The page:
Khusrau Khan, the last ruler of the Khilji administration was executed by Ghazni Malik, who raised the throne accepting the title Ghiyasuddin Tughlaq. He passed away in a mishap and his sone Jauna (Ulugh Khan) succeeded him under the title Mohammad-bin-Tughlaq, in 1325. He ruled Delhi from 1325 to 1351. Muhammand-bin-Tughlaq was born in Kotla in Multan and was married to the daughter of raja of Dipalpur.
|The Tughlaq Dynasty|
|Ghiyasuddin Tughlaq||1320-24 AD|
|Muhammad Tughlaq||1324-51 AD|
|Firoz Shah Tughlaq||1351-88 AD|
|Mohammad Khan||1388 AD|
|Ghiyassuddin Tughlaq Shah II||1388 AD|
|Abu Baqr||1389-90 AD|
|Nasiruddin Muhammad||1390-94 AD|
|Nasiruddin Mahmud||1395-1412 AD|
He was intellectual of reasoning, philosophy, astronomy, mathematics, calligraphy and physical sciences. He had good knowledge of various languages such as Turkish, Sanskrit, Persian and Arabic. The famous traveller Ibn Battuta visited India during his reign. He was a liberal king who believed in equality. He gave freedom to Hindu as well as Jains.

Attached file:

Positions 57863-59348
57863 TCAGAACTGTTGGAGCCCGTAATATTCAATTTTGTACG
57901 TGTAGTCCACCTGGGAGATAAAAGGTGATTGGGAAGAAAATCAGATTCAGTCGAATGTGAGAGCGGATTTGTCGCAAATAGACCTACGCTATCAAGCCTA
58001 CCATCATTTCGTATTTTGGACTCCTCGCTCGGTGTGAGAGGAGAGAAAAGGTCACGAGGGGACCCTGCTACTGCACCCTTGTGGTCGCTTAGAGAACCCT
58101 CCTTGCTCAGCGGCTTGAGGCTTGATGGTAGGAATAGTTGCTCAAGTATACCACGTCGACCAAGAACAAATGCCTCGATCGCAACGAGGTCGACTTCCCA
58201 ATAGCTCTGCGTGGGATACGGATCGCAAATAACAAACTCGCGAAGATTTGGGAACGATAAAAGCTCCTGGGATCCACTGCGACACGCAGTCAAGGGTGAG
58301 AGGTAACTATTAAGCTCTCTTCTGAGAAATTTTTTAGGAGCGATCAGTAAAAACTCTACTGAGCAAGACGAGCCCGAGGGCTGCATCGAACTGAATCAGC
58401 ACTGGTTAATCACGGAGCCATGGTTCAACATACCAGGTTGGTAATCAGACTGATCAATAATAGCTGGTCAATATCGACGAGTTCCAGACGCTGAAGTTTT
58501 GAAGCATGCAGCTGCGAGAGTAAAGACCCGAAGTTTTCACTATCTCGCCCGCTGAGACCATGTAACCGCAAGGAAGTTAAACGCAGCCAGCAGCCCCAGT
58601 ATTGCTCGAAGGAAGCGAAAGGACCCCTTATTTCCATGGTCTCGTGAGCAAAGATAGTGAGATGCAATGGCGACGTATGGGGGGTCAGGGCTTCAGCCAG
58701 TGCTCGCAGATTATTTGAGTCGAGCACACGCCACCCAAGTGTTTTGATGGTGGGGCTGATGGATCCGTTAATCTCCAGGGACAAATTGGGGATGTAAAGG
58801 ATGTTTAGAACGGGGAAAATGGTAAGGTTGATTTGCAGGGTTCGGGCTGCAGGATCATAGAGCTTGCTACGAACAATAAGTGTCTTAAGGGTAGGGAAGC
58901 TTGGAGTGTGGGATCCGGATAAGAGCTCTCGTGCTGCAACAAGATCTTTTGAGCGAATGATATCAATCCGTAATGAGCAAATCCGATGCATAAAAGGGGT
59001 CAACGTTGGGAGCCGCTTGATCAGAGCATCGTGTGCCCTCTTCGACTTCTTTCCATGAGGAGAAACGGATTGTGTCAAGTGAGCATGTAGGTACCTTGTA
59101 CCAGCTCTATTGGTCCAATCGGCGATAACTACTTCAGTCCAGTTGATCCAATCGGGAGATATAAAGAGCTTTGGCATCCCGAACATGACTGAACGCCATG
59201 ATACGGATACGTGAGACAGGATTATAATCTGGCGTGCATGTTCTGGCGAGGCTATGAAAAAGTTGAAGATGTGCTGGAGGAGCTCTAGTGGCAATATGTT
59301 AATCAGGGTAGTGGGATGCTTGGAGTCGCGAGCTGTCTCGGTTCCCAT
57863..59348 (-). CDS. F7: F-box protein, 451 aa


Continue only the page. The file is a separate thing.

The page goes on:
Mohammad-bin-Tughlaq is best recognized as a ruler who attempts various striking trials, and demonstrated a distinct fascination in farming. He was profoundly perused in religion and reasoning and had a discriminating and receptive outlook. He had profound enthusiasm for rationality, space science, rationale and arithmetic. He talked with the Muslim spiritualists, as well as with the Hindu yogis and Jain holy people, for example, Junaprabha Suri.
He attempted to present numerous authoritative changes. But, a large portion of these failed because of his fretfulness and absence of judgment.
His Five Disastrous Projects
These projects led to revolt in many parts of the country leading to independence of Madurai and Warrangal and foundation of Vijaynagar and Bahamani.
He died in Thatta while battling in Sindh against Taghi, a Turkish slave.